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Friday, January 16, 2004


The Real Iowa Number

posted by Dana at Friday, January 16, 2004 permalink View blog reactions
The oldest adage in politics is "polls don't count."

In a caucus state this is doubly true. The real number, the only number with real meaning, is how many bodies you can get into the building on caucus night.

Consider. Iowa is a state of 3 million people. Back in 2000, only about 70,000 turned out for the Democratic caucuses. (There was a competitive Republican race.) Perhaps, twice that number will show up this time.

So how many can the Dean Team turn out? Well, consider the fact we have about 3,500 people in from out-of-state this weekend. Let's be conservative and figure there are another 500 Iowa-bred Deaniacs. Add another 1,000 who are part of Senator Harkin's "organization." That's 5,000 people.

Now if each of those 5,000 people can somehow persuade 10 people to get to the caucus, we've got 50,000 bodies caucus night, spread out among about 2,000 caucus locations, about 25 per location.

That's a minimum. I haven't counted the feminists who planned to go with Mosely Braun, I haven't counted our friends with AFSCME or SEIU (the two most politically-adept unions in the AFL-CIO, by all reports), I haven't counted anyone who might be persuaded by Ann Richards, Bruce Babbitt, by Chip Carter, by Chip's dad, by our ads, by the O-blog, by anything else. I haven't counted on Kucinich or Sharpton or Clark supporters who might move to us because their candidate isn't viable on the first pass. (If your candidate doesn't get 15% when the groups separate and count off, you have to go somewhere else.)

I think 50,000 is a pretty hard count. If Kerry can beat that, if Gephardt can beat that, if Edwards can beat that, with their "momentum" and their "polls" and the people they have on the ground, they deserve the victory.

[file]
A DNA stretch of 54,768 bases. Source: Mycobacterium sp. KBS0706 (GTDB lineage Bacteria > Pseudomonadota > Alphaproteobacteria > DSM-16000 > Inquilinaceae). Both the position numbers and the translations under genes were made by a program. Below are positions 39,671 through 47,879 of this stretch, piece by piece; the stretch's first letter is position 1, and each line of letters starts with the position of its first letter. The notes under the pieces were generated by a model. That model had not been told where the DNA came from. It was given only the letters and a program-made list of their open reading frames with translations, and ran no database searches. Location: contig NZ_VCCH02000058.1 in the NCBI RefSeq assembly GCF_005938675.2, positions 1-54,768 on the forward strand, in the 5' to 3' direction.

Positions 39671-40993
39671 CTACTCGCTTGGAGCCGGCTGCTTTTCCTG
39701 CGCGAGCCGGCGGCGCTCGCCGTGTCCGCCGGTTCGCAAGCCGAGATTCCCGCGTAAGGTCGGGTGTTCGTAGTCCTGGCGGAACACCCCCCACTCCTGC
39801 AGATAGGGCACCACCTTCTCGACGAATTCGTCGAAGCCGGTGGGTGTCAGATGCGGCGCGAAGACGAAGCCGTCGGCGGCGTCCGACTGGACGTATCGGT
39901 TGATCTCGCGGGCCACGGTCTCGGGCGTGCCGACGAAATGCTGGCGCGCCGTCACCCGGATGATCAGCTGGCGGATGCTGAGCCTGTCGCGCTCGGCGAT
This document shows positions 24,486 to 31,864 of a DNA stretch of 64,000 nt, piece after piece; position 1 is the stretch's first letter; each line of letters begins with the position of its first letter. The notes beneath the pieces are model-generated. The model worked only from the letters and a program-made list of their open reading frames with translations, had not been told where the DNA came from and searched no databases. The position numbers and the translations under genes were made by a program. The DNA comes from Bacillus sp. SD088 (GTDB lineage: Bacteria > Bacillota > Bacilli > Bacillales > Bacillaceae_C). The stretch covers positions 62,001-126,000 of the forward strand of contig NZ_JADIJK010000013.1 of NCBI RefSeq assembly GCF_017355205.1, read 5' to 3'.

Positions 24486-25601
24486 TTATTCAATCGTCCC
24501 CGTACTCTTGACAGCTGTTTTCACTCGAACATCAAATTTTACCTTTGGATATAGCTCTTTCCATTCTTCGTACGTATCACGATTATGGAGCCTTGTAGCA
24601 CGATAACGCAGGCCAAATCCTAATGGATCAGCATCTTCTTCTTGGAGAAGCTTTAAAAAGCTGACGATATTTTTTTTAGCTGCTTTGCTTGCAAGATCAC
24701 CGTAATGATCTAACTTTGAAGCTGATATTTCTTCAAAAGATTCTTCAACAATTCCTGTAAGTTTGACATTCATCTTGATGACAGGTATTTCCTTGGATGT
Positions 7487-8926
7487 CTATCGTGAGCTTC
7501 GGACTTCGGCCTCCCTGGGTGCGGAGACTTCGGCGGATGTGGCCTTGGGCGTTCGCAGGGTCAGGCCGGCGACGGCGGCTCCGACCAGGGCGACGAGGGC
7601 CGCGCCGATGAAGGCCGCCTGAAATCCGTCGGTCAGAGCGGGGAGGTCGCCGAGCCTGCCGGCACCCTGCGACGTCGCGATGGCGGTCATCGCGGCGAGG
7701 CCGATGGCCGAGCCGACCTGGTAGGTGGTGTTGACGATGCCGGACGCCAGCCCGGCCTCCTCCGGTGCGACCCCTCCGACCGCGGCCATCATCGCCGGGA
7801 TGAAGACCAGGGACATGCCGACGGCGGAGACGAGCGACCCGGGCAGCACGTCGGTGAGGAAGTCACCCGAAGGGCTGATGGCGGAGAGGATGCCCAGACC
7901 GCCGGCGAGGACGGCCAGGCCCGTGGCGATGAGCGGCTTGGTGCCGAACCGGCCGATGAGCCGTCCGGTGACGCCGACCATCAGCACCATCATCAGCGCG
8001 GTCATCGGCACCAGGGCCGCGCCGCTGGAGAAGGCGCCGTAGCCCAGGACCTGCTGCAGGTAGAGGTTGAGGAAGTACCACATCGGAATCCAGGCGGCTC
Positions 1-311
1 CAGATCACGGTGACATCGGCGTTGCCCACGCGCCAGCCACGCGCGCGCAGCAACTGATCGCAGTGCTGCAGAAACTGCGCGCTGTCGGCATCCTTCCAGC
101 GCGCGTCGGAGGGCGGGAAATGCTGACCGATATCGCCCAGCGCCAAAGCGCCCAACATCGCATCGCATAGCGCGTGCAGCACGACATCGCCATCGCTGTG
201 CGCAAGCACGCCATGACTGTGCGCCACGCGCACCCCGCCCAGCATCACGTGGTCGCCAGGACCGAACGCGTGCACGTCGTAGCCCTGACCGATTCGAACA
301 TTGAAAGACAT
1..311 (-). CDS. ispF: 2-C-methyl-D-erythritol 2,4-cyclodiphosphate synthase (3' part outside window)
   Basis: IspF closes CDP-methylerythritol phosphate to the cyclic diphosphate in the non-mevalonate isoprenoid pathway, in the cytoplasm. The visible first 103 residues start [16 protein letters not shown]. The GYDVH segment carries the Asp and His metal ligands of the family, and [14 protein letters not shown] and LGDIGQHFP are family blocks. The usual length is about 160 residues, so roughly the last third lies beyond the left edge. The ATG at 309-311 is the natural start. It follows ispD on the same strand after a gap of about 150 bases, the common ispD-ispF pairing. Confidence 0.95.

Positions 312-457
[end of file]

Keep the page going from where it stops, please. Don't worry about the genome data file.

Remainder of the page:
I think that's what the next few days will be about. Can they beat our number? Can we increase it? Not only don't polls matter, but votes don't matter. It's the number of people who stand for you in the room that matters. That takes passion, it takes support, and sometimes (if you're naturally shy) it takes courage.

I'm perfectly content to let chips fall where they may. I think we have what it takes. But for gosh sakes don't rest. Make me look like the pessimist I am....


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About Nation-Building

Nation-Building was founded by Aziz Poonawalla in August 2002 under the name Dean Nation. Dean Nation was the very first weblog devoted to a presidential candidate, Howard Dean, and became the vanguard of the Dean netroot phenomenon, raising over $40,000 for the Dean campaign, pioneering the use of Meetup, and enjoying the attention of the campaign itself, with Joe Trippi a regular reader (and sometime commentor). Howard Dean himself even left a comment once. Dean Nation was a group weblog effort and counts among its alumni many of the progressive blogsphere's leading talent including Jerome Armstrong, Matthew Yglesias, and Ezra Klein. After the election in 2004, the blog refocused onto the theme of "purple politics", formally changing its name to Nation-Building in June 2006. The primary focus of the blog is on articulating purple-state policy at home and pragmatic liberal interventionism abroad.